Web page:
Accounting policies are the specific principles, bases, conventions, rules and practices applied by an entity in preparing and presenting financial statements. If refers to specific accounting principles and methods of accounting adopted by the enterprise while preparing and presenting the financial statement. The management of each enterprise has to select appropriate accounting policies based on the nature and circumstances of the business they are in. some of the areas in which different accounting policies may be adopted are:➢ ➢ ➢ ➢ ➢ ➢ ➢ ➢ ➢ Treatment of expenditure during construction, Methods of depreciation, amortization, Conversion or translation of foreign currency items, Valuation of inventories, Valuation of investments, Treatment of goodwill, Valuation of fixed assets, Recognition of profit on long-term contract and Treatment of contingent liabilities.
A change in accounting estimate is an adjustment of the carrying amount of an asset or liability, or related expense, resulting from reassessing the expected future benefits and obligations associated with that asset or liability. Change in Accounting Policies:The change in accounting policy is recommended only in the following circumstances— ➢ ➢ If is required by statute for compliance with an accounting standard If is considered that the change would result in a more appropriates presentation of the financial statements of an enterprise.
Disclosure in case of change in Accounting Policy:➢ If change has a material effect in current period and the effect of change is ascertainable the amount of change should be disclosed. ➢ If change has no material effect in current period but which is reasonably accepted to have a material effect in later periods, the fact of such change should be appropriately disclosed. ➢ If the change has a material effect in current period and the effect of change is not ascertainable wholly or in part, the fact should be disclosed. (B) IFRS (International Financial Reporting System)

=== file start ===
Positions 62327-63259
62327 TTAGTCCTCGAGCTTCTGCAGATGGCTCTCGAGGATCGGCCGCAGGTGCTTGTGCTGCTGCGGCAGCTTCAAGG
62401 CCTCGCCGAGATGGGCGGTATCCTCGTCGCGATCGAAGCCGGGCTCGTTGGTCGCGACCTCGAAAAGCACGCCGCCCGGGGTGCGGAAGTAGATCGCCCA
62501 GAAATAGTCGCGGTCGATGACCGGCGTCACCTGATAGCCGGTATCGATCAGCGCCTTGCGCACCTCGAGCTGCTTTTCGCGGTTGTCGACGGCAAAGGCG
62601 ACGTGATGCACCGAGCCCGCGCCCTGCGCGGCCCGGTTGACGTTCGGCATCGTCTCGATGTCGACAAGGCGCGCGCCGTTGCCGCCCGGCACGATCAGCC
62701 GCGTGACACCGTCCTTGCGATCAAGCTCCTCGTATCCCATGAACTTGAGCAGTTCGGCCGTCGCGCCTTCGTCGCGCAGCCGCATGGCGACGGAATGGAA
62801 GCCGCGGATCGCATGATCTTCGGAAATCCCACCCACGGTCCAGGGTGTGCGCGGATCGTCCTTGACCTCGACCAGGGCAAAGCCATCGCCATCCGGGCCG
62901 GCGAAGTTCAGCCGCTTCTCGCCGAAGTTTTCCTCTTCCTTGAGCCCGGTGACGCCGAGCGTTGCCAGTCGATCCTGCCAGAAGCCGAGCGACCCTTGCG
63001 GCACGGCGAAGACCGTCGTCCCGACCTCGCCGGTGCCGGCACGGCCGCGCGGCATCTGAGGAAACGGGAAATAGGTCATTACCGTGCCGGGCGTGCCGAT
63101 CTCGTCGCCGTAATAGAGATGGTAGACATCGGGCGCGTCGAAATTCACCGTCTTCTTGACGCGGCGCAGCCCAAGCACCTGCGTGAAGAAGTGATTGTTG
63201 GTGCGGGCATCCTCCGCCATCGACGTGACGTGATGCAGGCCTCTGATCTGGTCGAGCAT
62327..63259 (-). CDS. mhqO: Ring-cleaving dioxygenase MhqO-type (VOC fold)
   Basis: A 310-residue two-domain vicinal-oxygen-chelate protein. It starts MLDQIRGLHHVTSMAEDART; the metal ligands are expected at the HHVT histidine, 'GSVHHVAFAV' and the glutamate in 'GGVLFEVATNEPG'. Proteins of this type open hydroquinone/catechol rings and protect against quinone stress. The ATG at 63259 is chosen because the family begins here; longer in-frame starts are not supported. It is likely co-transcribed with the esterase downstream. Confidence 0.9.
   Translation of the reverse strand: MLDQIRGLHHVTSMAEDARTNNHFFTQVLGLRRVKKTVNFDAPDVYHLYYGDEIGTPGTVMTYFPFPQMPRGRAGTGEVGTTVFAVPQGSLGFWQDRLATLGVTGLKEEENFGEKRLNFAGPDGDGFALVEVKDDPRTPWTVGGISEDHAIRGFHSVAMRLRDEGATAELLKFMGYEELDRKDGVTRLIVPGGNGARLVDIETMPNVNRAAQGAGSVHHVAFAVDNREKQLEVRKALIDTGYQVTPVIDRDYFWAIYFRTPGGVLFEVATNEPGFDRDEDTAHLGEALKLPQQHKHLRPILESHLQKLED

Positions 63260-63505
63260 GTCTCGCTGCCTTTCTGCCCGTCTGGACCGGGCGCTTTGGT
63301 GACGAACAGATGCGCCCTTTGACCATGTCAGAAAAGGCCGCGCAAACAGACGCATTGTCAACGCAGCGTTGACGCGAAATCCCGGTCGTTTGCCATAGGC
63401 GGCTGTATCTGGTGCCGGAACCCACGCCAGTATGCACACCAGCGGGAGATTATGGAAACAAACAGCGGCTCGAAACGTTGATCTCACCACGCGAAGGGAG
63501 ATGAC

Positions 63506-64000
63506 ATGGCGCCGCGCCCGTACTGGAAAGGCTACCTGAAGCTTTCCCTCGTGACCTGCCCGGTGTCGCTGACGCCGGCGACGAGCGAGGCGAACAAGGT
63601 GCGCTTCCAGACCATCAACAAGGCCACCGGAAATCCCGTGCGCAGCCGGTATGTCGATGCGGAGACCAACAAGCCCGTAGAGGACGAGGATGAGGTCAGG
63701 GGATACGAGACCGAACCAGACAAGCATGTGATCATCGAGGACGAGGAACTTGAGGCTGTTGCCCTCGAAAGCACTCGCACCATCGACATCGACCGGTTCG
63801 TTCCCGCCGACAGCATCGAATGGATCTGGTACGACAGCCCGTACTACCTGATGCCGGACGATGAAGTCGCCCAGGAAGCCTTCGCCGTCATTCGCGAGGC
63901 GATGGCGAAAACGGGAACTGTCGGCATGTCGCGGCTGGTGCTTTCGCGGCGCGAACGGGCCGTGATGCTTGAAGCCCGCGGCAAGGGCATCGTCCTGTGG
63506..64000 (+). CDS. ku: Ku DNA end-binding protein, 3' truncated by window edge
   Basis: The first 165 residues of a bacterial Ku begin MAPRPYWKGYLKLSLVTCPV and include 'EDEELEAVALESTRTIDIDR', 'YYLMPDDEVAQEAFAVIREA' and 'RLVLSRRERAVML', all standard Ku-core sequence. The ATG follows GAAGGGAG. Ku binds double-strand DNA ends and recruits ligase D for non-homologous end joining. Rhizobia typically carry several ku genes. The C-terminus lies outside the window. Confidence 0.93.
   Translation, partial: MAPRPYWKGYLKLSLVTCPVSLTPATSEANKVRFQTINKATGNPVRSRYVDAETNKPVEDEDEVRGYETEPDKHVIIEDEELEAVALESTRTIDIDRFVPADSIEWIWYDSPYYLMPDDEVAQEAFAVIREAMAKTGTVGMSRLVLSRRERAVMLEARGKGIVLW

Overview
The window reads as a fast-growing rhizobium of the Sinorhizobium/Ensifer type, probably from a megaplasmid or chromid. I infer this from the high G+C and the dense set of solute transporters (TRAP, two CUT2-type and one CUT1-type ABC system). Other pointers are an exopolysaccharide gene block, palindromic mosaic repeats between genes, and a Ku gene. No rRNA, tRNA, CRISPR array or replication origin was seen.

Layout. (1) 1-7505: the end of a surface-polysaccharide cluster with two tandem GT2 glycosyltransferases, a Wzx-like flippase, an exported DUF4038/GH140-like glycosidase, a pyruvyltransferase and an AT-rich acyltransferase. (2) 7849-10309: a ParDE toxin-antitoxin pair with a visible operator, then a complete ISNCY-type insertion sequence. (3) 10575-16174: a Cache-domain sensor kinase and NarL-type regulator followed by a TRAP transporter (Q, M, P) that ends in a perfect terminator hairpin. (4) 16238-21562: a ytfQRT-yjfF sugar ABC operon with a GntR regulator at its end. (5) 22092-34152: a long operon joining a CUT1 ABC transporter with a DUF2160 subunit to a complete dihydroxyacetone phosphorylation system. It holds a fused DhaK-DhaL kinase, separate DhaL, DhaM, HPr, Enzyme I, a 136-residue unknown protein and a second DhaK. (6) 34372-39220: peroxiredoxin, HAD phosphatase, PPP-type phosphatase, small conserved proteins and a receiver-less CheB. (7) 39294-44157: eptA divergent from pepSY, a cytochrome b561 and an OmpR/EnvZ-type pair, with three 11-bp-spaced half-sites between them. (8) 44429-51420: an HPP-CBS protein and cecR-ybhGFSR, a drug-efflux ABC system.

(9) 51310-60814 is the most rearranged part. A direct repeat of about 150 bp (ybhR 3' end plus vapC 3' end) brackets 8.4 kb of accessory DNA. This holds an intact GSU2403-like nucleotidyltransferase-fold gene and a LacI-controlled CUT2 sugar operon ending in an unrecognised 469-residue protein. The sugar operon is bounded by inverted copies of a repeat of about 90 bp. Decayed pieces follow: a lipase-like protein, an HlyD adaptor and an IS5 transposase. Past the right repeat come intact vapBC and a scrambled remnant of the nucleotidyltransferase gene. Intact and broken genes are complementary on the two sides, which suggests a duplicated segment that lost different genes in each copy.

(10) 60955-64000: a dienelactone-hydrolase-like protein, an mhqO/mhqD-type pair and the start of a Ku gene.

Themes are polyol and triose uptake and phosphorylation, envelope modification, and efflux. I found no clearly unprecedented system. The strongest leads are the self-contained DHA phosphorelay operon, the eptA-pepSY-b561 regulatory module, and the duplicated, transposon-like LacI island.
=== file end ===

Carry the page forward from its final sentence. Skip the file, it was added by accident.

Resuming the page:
International Accounting Standards Board (IASB) that companies and organizations can follow when compiling financial statements. The creation of international standards allows investors, organizations and governments to compare the IFRS-supported financial statements with greater ease. Over 100 countries currently require or permit companies to comply with IFRS standards. The International Financial Reporting Standards were previously called the International Accounting Standards (IAS). Organizations in the United States are required to use the Generally Accepted Accounting Principles (GAAP). Objective:The main objective of IFRS are----1) To develop in public interest, a single set of high quality, understandable and enforceable global accounting standards that require high quality, transparent and comparable information in financial statement. 2) To promote the use and rigorous application of those standards. 3) In fulfilling the objectives associated above to take account of, as appropriate, the special needs of small & medium-sized entities & emerging economies. 4) It should also provide the current financial status of the entity to all the users of financial information. Benefits:The main benefits of IFRS are— 1) 2) 3) 4) Encourage international investing & there by increase in foreign capital inflow. Benefit the economy by increased international business. More relevant, reliable, timely & comparable information to investors. Better understanding of financial statements would benefit investors who wish to invest outside the country. 5) Capital at lesser cost from foreign market. 6) Professional opportunity to serve international clients. 7) Increased mobility to work in different parts of the world either in industry or practice.